However, as time goes on, I worry for the movement. Spending time with 70 Reform Jews, many of whom are leading services every week, I preview the future of the Reform movement. And the future includes a lot more English, a lot less understanding, and a lot less observance. We’ve begun singing random songs at the end of services. Once and a while they have a connection to the service, but most of the time its simply a song with a nice melody. I can’t fully explain why that bothers me, but it really, really does. It just seems inappropriate…
My Conservative day school is finally catching up to me. I can’t sit during certain prayers, skip certain passages, or sing an English version of every damn prayer. Understanding the prayer is important, but the Hebrew is a part of our culture, our history, and our religion. We can’t ignore it. I also personally believe that the Hebrew makes it so much more poetic.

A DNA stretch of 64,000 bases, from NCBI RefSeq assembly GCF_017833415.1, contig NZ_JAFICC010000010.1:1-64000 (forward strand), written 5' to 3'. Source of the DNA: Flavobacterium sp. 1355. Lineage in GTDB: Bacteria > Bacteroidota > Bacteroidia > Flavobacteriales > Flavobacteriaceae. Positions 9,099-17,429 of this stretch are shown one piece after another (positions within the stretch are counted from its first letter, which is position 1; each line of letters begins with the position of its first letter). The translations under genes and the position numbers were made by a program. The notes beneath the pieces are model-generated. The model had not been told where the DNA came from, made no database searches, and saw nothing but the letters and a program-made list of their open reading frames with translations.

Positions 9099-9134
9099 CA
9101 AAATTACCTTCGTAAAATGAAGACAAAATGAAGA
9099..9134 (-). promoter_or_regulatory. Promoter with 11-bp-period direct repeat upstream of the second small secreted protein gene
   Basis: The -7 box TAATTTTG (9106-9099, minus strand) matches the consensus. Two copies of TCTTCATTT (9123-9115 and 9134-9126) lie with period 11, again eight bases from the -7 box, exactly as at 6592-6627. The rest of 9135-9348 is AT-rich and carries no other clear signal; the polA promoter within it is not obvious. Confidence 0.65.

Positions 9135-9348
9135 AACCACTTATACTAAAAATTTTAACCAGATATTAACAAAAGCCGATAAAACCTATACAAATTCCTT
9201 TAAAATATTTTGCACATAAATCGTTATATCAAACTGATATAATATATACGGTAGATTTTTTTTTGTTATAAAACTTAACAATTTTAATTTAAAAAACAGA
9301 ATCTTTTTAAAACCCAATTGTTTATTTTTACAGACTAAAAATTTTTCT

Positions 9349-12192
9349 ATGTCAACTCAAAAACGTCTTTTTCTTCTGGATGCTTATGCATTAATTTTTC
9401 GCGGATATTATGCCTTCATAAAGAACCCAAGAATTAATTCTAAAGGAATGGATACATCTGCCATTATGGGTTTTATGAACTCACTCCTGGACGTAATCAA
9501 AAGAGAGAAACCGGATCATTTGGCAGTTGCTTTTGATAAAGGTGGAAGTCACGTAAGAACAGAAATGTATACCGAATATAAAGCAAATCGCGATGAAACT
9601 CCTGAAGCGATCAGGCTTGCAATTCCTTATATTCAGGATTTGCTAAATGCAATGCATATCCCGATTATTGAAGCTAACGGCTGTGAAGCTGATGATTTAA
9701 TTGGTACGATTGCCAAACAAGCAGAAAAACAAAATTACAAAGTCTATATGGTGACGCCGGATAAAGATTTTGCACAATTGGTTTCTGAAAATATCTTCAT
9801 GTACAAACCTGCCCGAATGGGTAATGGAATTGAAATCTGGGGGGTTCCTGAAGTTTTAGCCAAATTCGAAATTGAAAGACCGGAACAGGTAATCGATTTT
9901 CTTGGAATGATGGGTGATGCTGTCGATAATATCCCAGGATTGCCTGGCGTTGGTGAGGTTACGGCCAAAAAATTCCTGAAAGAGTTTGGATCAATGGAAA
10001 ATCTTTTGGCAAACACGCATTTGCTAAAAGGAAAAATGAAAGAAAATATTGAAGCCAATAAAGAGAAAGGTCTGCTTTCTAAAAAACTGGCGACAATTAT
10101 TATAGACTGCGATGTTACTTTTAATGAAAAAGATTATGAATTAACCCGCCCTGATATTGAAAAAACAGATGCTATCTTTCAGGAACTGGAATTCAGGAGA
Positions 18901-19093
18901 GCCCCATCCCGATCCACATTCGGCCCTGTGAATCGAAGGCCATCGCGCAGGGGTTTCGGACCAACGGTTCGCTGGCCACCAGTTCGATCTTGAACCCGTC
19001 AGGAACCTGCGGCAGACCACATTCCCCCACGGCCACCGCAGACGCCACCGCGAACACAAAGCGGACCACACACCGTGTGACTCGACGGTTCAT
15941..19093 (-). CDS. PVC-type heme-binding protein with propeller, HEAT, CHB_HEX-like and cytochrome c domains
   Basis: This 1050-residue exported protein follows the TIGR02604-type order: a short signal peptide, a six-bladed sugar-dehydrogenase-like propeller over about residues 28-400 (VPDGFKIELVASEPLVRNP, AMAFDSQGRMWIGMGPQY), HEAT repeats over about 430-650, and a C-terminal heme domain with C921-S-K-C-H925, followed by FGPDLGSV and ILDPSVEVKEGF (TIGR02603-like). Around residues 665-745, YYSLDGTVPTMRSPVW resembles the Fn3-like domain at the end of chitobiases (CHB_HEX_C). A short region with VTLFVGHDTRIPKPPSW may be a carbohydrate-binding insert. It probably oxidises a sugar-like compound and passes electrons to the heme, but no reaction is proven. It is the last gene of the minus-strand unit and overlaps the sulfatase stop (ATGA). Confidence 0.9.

If someone were to ask me now what kind of Jew I am, I might respond with a cheesy, “My own Jew. Sort of Reform, sort of everything else.”
I’m still figuring out where I belong. But throughout this trip, I’m learning that my religion and spirituality mean so much more to me than I thought. I’m learning that I’m not as liberal as I thought. I’m learning that I really hate English in services unless it’s call and response. But I haven’t figured everything out. A common phrase in Israel is slowly, slowly, and that’s just how I’m going.”